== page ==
The first American identified as a victim of the suicide bomb attack on the United Nations headquarters in Baghdad once lived in Boise and worked for the late Sen. Frank Church.
Richard Hooper, a 40-year-old Arab expert and U.N. veteran from Walnut Creek, Calif., died in the terrorist attack that also killed the top U.N. envoy in Iraq, Sergio Vieira de Mello, and 19 others, and injured more than 100 other people.
Hooper grew up in Idaho, graduating from Capital High School, said his father, Christopher Hooper of Stanley, who served five terms as a state legislator beginning in 1978..
"He was a good student and a good kid. We camped out near Stanley a lot, " his father said. "It's just a waste."
Hooper was a volunteer for Church's 1980 campaign. Hooper would then have been about 17.
"He was our Rick Hooper, " said Bethine Church, the late senator's widow. "I remember him as a bright kid and a good kid. I just hate it that he was one of those who were killed."
George Klein, former Democratic Party chairman and Church's 1980 campaign manager, said Hooper attended college in California.
"He was an excellent scholar, " Klein said. "It's a tragedy because he was such a heck of a nice kid. He was unusually bright, smarter than his years. I'm sure he was a great asset to the U.N."
Hooper, known by his nickname "Rick, " was on leave from his job as special assistant to U.N. Undersecretary-General for Political Affairs Kieran Prendergast, the U.N.'s top political expert.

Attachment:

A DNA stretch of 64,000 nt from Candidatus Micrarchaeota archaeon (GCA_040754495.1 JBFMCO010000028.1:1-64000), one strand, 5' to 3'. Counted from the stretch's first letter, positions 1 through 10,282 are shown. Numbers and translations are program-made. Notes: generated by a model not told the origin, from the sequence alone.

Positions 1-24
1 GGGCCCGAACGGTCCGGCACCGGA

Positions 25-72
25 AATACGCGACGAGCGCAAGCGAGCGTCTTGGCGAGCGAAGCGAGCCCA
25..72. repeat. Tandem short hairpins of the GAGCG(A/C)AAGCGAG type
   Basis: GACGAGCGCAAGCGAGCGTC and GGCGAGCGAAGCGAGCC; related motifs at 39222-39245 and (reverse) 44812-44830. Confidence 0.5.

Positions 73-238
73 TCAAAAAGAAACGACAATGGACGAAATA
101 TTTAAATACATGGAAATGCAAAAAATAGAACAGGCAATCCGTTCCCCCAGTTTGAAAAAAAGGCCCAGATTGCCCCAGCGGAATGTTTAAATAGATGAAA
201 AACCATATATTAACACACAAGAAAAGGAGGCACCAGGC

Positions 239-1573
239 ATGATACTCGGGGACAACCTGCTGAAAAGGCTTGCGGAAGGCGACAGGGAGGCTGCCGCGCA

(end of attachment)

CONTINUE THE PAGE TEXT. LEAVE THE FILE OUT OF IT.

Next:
"He was shrewd, witty, great company, a great colleague, " said Edward Mortimer, the U.N.'s director of communications and chief speech writer who worked closely with Hooper. "He's one of those people who would have gone far, whether he stayed at the U.N. or had gone elsewhere. ... His death is a great loss."
His 87-year-old grandmother, Eileen Hooper, who lives in Rossmoor, Calif., said she last saw Hooper in late June when he took her to her 70th high school reunion.
"He was very kind to everybody, " she said. "All my grands are special, but Rick was with me when my husband died, so that made us closer."
Eileen Hooper said her grandson received mail at her address because he moved around so often.
Hooper joined the United Nations in 1990, working with the U.N. relief agency for Palestinian refugees. He then worked with the U.N. Office for Project Services and in the office of the Special Coordinator for the Middle East, Terje Roed-Larsen.
Hooper was in Arabic studies at Georgetown and was fluent in Arabic. His first job for the United Nations was on the Gaza Strip.
Hooper is survived by his mother, Elizabeth Peak of Mountain View, Calif.; his father, Christopher Hooper; and a sister in Colorado, according to Eileen Hooper.